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Older Missourians Urged to Hone Defensive-Driving Skills: It's Free for Veterans

PHOTO: As millions of baby boomers turn 65, the NHTSA urges older drivers to update their driving skills. Courtesy of AARP.
PHOTO: As millions of baby boomers turn 65, the NHTSA urges older drivers to update their driving skills. Courtesy of AARP.
November 12, 2012

KANSAS CITY, Mo. – The National Highway Traffic Safety Administration predicts that by 2020, more than 40 million drivers will be age 65 or older. That's why NHTSA and others are urging older drivers in Missouri and around the nation to update their defensive-driving skills.

Craig Eichelman, state director for AARP Missouri, recently required everyone in his office to take his organization's defensive-driving course. He says he learned about where to position the seat and headrest properly. And he's glad he did – because his vehicle was rear-ended the very next day.

"Finished at four o'clock that day with the course, went home; got in the car the next morning to go to work and just kind of played around and made some adjustments. And on the way to work, it totaled the car and I walked away from it."

Among other things, the course teaches drivers to leave 10 inches between their chests and the steering wheel to give the air bag adequate room to deploy. To prevent neck injury, headrests should be about three inches or less from the center of the back of a person's head, not against their neck. It also updates drivers on rules of the road and how to assess their driving skills.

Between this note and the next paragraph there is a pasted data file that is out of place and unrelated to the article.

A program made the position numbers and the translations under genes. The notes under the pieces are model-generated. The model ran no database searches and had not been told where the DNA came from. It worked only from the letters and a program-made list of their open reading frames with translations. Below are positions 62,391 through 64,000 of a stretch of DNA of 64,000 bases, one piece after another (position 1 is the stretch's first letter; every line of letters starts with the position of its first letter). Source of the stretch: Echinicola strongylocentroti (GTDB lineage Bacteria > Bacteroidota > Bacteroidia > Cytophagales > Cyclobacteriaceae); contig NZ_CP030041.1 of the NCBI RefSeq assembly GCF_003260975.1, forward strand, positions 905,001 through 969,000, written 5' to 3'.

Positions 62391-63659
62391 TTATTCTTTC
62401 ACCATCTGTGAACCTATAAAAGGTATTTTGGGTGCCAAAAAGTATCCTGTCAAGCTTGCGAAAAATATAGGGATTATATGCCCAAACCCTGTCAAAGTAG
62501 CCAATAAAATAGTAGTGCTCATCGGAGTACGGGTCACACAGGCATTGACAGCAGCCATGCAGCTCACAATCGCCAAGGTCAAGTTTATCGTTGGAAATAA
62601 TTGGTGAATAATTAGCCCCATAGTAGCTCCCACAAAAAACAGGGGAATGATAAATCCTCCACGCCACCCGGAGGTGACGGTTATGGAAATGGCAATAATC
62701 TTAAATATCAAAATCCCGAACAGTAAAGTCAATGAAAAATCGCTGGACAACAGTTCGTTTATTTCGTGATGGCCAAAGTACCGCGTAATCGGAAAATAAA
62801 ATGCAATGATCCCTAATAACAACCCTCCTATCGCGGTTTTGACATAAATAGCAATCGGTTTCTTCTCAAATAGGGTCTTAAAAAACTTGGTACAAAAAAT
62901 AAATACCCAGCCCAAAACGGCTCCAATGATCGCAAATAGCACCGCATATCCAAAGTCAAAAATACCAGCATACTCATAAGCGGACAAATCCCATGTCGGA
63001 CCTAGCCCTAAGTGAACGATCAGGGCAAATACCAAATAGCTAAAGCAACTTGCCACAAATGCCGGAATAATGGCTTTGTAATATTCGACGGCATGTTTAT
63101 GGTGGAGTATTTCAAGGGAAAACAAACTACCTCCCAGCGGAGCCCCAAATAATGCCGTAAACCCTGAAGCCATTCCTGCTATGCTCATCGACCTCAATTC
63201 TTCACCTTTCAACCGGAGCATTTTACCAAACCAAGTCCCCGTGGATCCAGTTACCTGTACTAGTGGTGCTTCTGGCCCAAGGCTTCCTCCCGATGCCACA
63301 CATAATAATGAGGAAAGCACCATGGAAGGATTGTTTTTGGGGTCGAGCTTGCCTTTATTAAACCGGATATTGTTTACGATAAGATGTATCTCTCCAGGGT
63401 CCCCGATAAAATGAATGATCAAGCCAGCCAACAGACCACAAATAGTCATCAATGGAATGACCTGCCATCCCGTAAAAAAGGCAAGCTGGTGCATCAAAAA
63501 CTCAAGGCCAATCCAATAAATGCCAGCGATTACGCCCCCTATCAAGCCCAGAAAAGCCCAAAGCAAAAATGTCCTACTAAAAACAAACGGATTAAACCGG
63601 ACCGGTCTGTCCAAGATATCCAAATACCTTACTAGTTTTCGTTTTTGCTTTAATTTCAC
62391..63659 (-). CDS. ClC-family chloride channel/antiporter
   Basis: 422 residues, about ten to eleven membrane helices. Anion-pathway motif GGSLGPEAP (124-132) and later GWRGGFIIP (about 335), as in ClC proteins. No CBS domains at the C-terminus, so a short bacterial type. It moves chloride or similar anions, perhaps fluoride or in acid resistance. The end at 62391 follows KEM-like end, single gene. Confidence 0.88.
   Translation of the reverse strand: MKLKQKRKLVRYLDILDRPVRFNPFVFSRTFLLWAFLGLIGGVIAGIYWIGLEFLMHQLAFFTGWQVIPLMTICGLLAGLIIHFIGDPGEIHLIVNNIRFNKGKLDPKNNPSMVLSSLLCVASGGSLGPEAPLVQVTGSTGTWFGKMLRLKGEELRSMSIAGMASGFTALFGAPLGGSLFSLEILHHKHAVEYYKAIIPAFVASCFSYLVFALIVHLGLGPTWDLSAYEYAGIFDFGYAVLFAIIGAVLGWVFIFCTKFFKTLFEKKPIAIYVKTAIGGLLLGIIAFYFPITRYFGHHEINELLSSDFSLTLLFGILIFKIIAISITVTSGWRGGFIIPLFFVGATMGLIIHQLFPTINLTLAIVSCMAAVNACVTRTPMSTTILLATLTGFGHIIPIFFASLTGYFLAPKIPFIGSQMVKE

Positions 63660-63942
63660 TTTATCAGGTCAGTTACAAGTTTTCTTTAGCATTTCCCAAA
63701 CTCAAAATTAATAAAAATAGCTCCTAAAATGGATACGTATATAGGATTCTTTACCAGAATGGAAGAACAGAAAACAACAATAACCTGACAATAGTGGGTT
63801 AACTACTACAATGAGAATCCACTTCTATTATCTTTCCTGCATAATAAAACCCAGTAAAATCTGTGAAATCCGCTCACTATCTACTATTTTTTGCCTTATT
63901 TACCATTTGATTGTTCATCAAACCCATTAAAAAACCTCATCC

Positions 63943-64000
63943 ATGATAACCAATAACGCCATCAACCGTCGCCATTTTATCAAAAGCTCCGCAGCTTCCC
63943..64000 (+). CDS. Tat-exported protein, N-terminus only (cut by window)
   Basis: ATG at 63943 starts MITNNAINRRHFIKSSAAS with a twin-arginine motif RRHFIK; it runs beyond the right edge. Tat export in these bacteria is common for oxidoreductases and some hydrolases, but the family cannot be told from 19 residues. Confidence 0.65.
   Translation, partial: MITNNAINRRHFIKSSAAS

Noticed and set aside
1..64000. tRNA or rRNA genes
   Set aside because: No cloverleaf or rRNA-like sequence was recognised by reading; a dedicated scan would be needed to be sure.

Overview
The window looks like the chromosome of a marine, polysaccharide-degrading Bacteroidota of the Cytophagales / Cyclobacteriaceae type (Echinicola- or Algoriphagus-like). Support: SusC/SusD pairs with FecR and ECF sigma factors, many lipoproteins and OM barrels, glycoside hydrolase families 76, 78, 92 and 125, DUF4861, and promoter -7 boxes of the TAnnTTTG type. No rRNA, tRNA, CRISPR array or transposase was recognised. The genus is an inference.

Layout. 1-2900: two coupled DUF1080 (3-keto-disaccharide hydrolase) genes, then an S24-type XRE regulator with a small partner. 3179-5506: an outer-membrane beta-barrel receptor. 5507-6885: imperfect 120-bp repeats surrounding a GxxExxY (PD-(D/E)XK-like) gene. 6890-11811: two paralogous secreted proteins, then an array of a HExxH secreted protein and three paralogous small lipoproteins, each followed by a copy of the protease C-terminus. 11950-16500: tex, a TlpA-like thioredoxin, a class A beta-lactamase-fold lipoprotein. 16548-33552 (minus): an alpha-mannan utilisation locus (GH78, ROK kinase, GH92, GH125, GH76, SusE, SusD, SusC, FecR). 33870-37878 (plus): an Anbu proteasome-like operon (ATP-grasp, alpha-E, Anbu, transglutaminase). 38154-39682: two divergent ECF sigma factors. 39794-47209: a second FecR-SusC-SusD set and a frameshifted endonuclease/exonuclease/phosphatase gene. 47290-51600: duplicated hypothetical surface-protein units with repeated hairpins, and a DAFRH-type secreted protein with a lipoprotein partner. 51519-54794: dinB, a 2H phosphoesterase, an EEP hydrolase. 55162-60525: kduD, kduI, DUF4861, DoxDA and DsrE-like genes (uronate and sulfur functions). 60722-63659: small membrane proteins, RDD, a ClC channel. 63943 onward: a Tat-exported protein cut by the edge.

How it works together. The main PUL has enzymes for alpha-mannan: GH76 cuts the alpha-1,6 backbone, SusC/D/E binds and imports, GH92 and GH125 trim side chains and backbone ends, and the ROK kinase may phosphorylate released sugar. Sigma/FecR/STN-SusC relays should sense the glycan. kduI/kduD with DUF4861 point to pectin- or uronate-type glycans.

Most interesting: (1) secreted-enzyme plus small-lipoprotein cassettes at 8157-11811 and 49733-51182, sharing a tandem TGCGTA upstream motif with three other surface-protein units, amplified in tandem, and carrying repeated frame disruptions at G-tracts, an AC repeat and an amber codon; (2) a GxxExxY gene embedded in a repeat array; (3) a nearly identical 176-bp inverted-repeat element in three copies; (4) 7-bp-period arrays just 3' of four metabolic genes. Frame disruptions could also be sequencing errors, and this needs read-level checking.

Eichelman says his experience made him realize that people of all ages can benefit from a defensive-driving course. During November, the course is free to military veterans, online or in person.

"If you're a grandparent, take your grandkid with you, who might be in their twenties. You know, do it together."

An added bonus: sometimes, presenting a certificate of completion saves you money on your car insurance.

"I would ask your provider if they provide a discount, and if not, ask them, 'Why not?' And maybe you can shop around and get a better deal based on successful completion of the course."

According to the Centers for Disease Control and Prevention, an average of 500 older Americans are injured in crashes every day. The NHTSA also has a website of information for older drivers, nhtsa.gov/Senior-Drivers.

Mary Anne Meyers, Public News Service - MO